I’ve heard about The Order of Time by Carlo Rovelli through Misha’s newsletter. I really admire Misha’s work and in this inspiring interview for Skin at Heart, we got to know a bit more about the person behind the texts.
The Order of Time is a brilliant book on quantum physics explained in a simple and beautiful way. Professor Rovelli not only guides us through a complex theme that is quantum, as he quotes poetry that is somehow related with the concepts of the book. The main subject, as the title indicates, is time. How time behaves, what is time, how it affects us, how we perceive it, ultimately, how it affects reality.
Some of the most interesting points that Professor Rovelli brings up are:
The relativity of time towards a body mass: how time passes differently in the mountains or at sea level. Basically time passes faster in the mountains and slower at sea level, because the sea is closer to the Earth’s nucleo.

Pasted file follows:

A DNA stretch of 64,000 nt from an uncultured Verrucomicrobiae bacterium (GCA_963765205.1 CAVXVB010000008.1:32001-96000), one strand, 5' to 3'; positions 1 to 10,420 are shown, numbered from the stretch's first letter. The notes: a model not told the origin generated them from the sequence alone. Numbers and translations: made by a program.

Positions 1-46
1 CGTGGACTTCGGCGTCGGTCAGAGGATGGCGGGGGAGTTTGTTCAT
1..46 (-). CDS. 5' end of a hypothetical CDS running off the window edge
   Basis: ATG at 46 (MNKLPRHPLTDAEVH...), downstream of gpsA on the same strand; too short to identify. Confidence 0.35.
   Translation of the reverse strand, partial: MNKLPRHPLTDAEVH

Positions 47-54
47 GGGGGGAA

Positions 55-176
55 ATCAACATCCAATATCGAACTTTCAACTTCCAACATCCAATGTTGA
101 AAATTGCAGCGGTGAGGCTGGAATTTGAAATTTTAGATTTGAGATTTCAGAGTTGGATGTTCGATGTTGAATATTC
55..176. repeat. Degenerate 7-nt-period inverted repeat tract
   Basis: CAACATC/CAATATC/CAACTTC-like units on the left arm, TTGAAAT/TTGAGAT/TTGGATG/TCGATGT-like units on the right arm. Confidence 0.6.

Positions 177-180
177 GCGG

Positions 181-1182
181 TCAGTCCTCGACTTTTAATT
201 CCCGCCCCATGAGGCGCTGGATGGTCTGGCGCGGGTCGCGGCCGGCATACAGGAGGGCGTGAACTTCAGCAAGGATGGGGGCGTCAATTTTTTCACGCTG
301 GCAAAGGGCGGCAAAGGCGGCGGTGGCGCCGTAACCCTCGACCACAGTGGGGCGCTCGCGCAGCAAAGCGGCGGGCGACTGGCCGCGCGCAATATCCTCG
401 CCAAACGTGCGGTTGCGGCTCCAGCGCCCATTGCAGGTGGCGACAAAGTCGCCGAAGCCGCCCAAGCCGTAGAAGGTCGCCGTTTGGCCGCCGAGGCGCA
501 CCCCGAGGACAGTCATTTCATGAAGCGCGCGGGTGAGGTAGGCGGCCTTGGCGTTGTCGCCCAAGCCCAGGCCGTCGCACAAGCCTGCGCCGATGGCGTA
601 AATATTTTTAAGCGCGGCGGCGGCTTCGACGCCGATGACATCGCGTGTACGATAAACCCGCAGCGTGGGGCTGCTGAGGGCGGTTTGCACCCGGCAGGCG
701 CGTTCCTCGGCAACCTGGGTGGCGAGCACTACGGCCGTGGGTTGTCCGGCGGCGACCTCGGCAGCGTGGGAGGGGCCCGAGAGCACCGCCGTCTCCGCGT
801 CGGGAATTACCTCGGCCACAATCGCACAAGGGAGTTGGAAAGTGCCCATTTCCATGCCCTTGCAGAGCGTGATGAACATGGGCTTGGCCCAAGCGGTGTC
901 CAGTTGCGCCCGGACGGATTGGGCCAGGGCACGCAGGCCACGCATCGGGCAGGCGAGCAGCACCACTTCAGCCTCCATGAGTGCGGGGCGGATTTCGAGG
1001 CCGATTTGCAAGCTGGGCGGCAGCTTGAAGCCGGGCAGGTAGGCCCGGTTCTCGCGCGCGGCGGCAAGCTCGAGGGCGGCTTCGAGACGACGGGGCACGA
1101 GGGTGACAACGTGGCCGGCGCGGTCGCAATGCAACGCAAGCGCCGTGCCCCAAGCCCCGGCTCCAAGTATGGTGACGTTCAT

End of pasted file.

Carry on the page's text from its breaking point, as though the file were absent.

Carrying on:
The relativity of time towards movement: how time passes faster for a clock that is placed in a specific spot in comparison to a clock that is being moved around.
How the world is made of events and not of things, made of something that occurs and not of objects or the shape a thing have at a specific time.
Why present is relative and it only exists on Earth.
Our perception of time and reality, past and future, and how these are not a straight line.
How language affects our perception of time, past and future and, consequently, our difficulty to approach its relativity.
What entropy actually means in terms of time/reality/energy and its importance.
It really is a very clarifying book with an interesting light on the subject. Professor Rovelli is not only an outstanding physicist, as he has the soul of a poet and he is able to connect with the reader from the first line.
For all these reasons, The Order of Time was one of the most brilliant books I’ve ever read. I highly recommend it to anyone who wishes to understand more about who and what we are as human beings experiencing life on Earth in this form and why time is an undeniably huge part of it.
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